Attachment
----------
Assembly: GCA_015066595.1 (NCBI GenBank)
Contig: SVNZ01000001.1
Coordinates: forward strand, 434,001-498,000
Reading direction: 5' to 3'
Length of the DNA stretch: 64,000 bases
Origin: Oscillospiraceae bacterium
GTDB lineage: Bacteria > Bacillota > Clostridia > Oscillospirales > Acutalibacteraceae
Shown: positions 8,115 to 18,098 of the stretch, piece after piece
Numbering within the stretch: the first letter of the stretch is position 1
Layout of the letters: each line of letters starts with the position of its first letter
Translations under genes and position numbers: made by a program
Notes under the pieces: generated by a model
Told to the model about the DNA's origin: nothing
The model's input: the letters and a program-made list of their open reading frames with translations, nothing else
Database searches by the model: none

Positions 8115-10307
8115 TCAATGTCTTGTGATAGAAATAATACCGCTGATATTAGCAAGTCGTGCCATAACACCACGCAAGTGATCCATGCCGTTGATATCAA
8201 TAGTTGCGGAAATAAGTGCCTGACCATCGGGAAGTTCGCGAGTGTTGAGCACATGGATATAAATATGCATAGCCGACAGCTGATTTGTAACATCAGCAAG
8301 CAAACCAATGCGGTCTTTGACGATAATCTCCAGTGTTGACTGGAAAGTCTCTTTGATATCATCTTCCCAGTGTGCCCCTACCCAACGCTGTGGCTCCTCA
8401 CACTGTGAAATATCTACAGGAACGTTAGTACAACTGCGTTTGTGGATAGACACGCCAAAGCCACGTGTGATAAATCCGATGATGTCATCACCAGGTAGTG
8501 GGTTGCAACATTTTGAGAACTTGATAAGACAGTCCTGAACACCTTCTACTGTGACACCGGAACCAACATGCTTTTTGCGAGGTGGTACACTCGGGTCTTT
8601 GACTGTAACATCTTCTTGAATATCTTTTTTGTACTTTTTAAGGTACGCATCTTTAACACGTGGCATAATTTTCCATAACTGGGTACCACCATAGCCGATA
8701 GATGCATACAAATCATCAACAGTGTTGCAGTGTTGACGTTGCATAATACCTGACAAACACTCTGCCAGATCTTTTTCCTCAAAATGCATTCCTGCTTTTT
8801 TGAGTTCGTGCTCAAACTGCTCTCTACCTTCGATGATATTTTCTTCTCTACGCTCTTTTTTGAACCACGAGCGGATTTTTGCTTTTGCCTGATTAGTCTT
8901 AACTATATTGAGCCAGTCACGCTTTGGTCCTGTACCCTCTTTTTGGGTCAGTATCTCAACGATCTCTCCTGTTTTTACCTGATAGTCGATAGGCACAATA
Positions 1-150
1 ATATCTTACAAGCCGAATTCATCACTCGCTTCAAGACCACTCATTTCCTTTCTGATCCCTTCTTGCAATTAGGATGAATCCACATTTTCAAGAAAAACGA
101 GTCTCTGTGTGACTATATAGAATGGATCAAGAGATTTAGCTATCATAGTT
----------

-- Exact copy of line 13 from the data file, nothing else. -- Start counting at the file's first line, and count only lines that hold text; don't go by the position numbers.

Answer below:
Told to the model about the DNA's origin: nothing